Gordon Ramsay's pumpkin soup with wild mushrooms recipe

(1501 ratings)

Gordon Ramsay's pumpkin soup is an autumn winner. He says: 'I adore this smooth, velvety soup. For a touch of luxury, I’m adding wild mushrooms – their warm, earthy flavour complements sweet, nutty pumpkin beautifully.'

Gordon Ramsay's pumpkin soup
  • healthy
Preparation Time1 hours
Cooking Time30 mins
Total Time1 hours 30 mins
Five A DayOne
Cost RangeMid
Nutrition Per PortionRDA
Calories271 Kcal14%
Sugar4 g4%
Fat21 g30%
Salt2.7 gRow 3 - Cell 2
Protein6 g12%
Carbohydrates17 g7%
Salt2.7 gRow 6 - Cell 2

Gordon Ramsay's pumpkin soup is a beautiful mix of autumn flavours, with wild mushrooms making a decadent garnish.

This is a brilliant way to make a pumpkin soup. Rather than chopping up the pumpkin and frying or boiling it, just put it in the oven and roast it. Chop it in half, remove the seeds and prep it with a little oil and garlic first, and you get the most amazing pumpkin purée. The flavour is really intensified by this roasting method. You can do all this well in advance of making the actual soup. In fact, you could use the purée to fill ravioli, make a mash, or even as baby food. It's freezable too, so it's a great way to use up a pumpkin that's about to go off. Nothing goes to waste in this recipe - check out the tip for how to make the pumpkin seeds into a cook's snack along the way.


For the pumpkin purée:

  • 1 pumpkin, 1.5kg approx
  • Sea salt and freshly ground black pepper
  • 1 head of garlic, cut in half horizontally
  • Handful of rosemary sprigs
  • Olive oil, to drizzle

For the soup:

  • 1½ tbsp olive oil
  • 1 onion, peeled and chopped
  • pinch of freshly grated nutmeg
  • 30g Parmesan, freshly grated
  • 800ml hot ham stock or chicken stock
  • 100ml double cream
  • 15g butter

To garnish:

  • 1½ tbsp olive oil
  • 400g mixed wild mushrooms (chanterelles, trompettes etc), cleaned and trimmed
  • 10g butter
  • Parmesan shavings




  1. For the pumpkin purée, preheat the oven to 170°C/Gas Mark 3. Cut the pumpkin in half horizontally and remove the seeds - save these to make a snack (see tip). Score the flesh, season with salt and pepper, then rub with the cut garlic halves. Lay rosemary sprigs and a garlic half in each pumpkin half. Drizzle with a little olive oil and place on baking trays.
  2. Roast the pumpkin halves for about 1 hour until tender; the timing will depend on the variety, density and thickness. It is ready when you can effortlessly slip a knife into the thickest part of the flesh. Take out the rosemary and garlic; reserve the garlic. While still hot, scoop out the pumpkin flesh and purée in a blender or food processor.
  3. For the soup, heat the olive oil in a large saucepan, add the onion and cook for 5–6 minutes until soft and translucent. Scoop out the flesh from 2 or 3 roasted garlic cloves and add to the pan with the nutmeg and a little seasoning. Sauté for a further 1–2 minutes.
  4. Stir in the pumpkin purée and Parmesan, then pour in the stock. Bring to the boil, lower the heat and simmer for 10–12 minutes. Stir in the cream and heat for a minute.
  5. In batches, ladle the soup into a blender and blend until smooth. Add the butter and blitz again to a velvety smooth texture. Pour the soup into a clean pan to reheat.
  6. For the garnish, heat the olive oil in a frying pan and fry the mushrooms over a high heat for a few minutes until the moisture released has cooked off and the pan is quite dry. Add the butter, season the mushrooms and stir, then remove from the heat.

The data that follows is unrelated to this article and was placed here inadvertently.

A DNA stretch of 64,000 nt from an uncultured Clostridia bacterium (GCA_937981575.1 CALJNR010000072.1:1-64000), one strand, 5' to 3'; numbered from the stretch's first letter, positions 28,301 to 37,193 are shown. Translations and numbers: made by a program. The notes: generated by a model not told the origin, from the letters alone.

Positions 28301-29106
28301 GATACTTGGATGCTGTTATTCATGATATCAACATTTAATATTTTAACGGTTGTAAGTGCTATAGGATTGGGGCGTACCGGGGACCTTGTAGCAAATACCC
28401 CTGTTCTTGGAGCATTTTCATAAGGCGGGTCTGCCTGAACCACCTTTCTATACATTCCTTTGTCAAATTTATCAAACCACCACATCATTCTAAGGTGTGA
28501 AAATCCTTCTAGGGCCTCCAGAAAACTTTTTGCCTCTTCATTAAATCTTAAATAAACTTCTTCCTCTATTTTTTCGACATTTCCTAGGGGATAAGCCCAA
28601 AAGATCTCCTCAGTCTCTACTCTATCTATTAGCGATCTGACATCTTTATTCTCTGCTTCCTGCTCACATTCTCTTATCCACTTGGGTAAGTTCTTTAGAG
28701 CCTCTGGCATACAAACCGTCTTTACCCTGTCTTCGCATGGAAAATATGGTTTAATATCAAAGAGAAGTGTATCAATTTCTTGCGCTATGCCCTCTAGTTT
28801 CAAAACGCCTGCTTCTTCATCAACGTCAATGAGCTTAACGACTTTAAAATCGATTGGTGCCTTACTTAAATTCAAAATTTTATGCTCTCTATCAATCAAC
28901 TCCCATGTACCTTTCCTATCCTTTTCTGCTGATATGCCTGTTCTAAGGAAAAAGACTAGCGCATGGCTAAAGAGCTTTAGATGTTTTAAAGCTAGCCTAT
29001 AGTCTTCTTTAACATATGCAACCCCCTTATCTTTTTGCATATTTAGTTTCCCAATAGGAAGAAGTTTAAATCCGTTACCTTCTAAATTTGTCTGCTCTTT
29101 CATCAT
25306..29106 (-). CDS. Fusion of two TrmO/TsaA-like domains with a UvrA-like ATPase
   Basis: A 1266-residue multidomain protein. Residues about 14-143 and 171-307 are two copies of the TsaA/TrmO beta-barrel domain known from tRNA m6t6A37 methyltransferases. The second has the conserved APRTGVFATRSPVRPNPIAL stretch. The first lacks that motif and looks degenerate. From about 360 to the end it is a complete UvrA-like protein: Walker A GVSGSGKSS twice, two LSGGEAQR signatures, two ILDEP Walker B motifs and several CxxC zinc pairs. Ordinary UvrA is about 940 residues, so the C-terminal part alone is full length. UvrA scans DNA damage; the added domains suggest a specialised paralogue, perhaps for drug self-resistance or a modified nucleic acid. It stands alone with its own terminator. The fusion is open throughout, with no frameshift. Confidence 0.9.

7. Pour the hot soup into warmed bowls and spoon the sautéed mushrooms into the middle. Top with Parmesan shavings, grind over some pepper and serve.

Top tip for making Gordon Ramsay's pumpkin soup

Make extra and freeze in portions of two so you have easy lunch options to see you through the winter.

What kind of pumpkin is good for making soup?

You can make this soup with any type of pumpkin, acorn squash, golden or butternut squash, however, we'd recommend choosing ones that are neither too big nor too small. The mini pumpkins (sometimes called munchkins) which sit in the palm of your hand, would be fiddling to use. Very large pumpkins can be watery which makes for a thin soup with a less velvety texture. Specialist pumpkins are becoming more popular in UK supermarkets, such as green Natura Delica pumpkins or white ghost ones (which are still orange inside). Both of these would work well.

Can you cook a carving pumpkin?

You can! All pumpkins are edible, but the very large ones are grown for size, rather than flavour, and they tend to be a bit stringy or watery, making them a less satisfactory option for soup. Gourds are not edible, they are just for decorating or carving.

What can I do with the pumpkin seeds?

Use up your pumpkins seeds to make the most delicious cook's snack. When you remove them from the pumpkin halves, drop them into a bowl of water. Rub them together and swirl around to remove the stringy bits of flesh. Dry them on kitchen towel and arrange them in a layer on a baking tray. Season with salt and pepper and roast them with the pumpkin halves, for about 10-15 minutes, shaking the tray every 5 minutes.

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Gordon Ramsay
Celebrity chef

Gordon Ramsay is a celebrity multi-Michelin starred chef. Born who in Scotland, he has restaurants all over the world including the UK, France, Singapore, Hong Kong and the United States. He’s a proud father-of-five (opens in new tab) and many of his recipes are particularly suited to if you’re entertaining for your family or a group of friends. He trained with some of the world’s most renowned chefs including Albert Roux, Marco Pierre White and Guy Savoy and opened his first restaurant, Restaurant Gordon Ramsay, in 1998.